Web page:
By Dan Buckler, DNR Urban Forest Assessment Specialist, Madison, email@example.com or 608-445-4578
The natural world lost one of its most ardent champions last month with the passing of biologist Edward O. Wilson. Wilson was an extremely accomplished observer (especially of ants) and theorist of nature, winning two Pulitzer Prizes among many other awards and accolades. However, he dedicated himself to cultural and political campaigns to protect animal species and their homes for much of the last two decades.
Wildlife benefits are lumped in amongst other “ecosystem services” that urban forests provide, though they often play second fiddle to more human-centric contributions of trees.
Likewise, the urban forestry community’s excellent focus on species diversity (especially in light of emerald ash borer) is framed by diversity’s role in mitigating future damages and costs, rather than what diversity can offer to wildlife or any intrinsic value of maintaining many species on the landscape.
Both approaches are good, of course, especially the emphasis on diversity to mitigate future disturbances; EAB has been an ecological, aesthetic, public health and budgetary trauma that nobody wants to repeat. But this author believes that urban forests’ role in providing habitat and encouraging biodiversity will become a prominent fixture of our defense and promotion of local trees in the next few decades.
According to a 2018 article by Forest Service researchers, Wisconsin urban areas were expected to go from 3.5% of the state’s land in 2010 to 9.2% by 2060 if trends continue, amounting to urban expansion of more than 3,000 square miles. That’s a lot. And that is only what the U.S. Census defines as urban; there are plenty more heavily impacted and developed lands not classified as urban in Wisconsin.
Because of the sheer extent of developed land and its concentration along ecologically important waterways, responsibility to provide important habitat cannot simply be outsourced to increasingly shrinking and fragmented rural spaces. Responsibility is also with us, among our communities’ streets and yards and parks.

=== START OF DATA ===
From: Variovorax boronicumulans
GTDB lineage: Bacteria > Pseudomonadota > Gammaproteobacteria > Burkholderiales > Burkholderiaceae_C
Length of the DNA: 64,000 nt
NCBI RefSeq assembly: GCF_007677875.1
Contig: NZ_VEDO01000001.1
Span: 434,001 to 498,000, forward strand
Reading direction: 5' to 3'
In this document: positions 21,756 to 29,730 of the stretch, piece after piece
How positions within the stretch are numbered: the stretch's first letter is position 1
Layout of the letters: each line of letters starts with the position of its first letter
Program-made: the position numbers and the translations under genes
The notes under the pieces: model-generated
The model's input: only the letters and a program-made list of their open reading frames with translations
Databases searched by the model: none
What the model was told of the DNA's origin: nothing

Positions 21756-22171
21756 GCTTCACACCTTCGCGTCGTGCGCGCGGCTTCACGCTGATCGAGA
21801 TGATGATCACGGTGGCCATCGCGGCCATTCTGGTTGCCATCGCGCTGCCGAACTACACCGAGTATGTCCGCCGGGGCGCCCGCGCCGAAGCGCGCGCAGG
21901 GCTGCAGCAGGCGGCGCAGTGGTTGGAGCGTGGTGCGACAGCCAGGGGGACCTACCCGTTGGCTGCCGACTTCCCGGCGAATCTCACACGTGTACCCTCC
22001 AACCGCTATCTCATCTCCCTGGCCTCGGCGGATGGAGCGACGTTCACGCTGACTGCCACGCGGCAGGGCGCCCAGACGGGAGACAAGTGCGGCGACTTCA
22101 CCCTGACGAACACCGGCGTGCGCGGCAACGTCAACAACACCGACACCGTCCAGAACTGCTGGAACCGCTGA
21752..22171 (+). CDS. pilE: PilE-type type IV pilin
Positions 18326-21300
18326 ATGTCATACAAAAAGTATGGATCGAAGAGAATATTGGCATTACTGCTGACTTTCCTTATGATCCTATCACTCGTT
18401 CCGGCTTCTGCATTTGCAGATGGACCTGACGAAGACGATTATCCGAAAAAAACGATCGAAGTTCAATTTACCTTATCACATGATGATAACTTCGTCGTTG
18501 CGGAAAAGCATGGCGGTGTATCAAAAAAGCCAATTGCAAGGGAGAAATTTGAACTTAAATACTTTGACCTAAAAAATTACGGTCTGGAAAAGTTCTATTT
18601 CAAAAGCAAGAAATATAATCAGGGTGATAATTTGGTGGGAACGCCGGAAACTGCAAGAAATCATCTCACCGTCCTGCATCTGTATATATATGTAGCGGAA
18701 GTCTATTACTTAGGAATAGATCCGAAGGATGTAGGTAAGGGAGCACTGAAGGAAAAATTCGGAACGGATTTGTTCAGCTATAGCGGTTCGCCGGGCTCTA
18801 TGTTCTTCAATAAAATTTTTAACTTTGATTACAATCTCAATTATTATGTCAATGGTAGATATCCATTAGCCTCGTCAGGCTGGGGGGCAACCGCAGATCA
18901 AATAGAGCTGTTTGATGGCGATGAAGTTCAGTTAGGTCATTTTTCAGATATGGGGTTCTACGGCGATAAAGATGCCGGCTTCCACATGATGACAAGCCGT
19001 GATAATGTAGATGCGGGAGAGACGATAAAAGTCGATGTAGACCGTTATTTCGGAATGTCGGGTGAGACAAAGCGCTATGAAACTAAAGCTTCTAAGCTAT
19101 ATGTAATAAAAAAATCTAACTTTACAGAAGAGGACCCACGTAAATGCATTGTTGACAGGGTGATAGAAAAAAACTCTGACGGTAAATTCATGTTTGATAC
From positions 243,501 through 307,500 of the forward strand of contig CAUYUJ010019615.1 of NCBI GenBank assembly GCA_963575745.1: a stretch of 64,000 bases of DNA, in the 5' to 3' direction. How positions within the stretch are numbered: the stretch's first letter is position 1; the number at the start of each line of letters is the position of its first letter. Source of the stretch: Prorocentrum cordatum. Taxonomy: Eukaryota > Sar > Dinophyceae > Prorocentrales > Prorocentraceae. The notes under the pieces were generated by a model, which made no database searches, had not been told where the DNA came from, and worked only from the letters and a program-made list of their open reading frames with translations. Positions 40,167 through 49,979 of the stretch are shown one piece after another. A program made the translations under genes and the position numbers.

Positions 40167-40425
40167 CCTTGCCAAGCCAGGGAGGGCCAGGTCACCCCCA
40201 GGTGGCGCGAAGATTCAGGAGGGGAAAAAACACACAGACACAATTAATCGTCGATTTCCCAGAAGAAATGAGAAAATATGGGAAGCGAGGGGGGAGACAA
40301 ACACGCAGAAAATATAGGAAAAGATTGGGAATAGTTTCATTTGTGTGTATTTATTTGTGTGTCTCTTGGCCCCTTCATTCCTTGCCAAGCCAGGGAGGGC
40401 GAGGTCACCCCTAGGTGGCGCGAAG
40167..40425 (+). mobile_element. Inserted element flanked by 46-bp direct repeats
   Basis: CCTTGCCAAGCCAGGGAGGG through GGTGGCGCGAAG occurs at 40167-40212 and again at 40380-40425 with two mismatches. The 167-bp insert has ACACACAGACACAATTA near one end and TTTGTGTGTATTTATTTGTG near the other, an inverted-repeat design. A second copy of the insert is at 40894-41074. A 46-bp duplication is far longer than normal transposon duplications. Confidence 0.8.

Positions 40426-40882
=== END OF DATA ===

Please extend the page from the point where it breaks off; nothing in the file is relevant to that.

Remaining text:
The Wisconsin DNR’s assessment program will continue to collect data on the composition, extent and health of the state’s community forests. We have entered a year when we can hopefully start to report results from the Urban Forest Inventory and Analysis (UFIA) effort. But we welcome additional data and partnerships to help understand urban forests’ role in providing habitat to different plant and animal species. If you’d like to explore more opportunities, contact Dan Buckler, DNR Urban Forest Assessment Specialist, at firstname.lastname@example.org or 608-445-4578.
E.O. Wilson had an audacious plan for protecting half of Earth for nature. While it’s hard to wrap one’s head around ambitions like that, we all have some part to play in making urban areas home to more than just our own species.
In 2020, while watching a video of Dr. Wilson, I wrote two connecting haiku that now seems an appropriate memorial for his life.
How lucky we are
To live on this Earth with all
Creatures big and small
But I hope we make
A planet to make him proud
Wilson, Mister Bug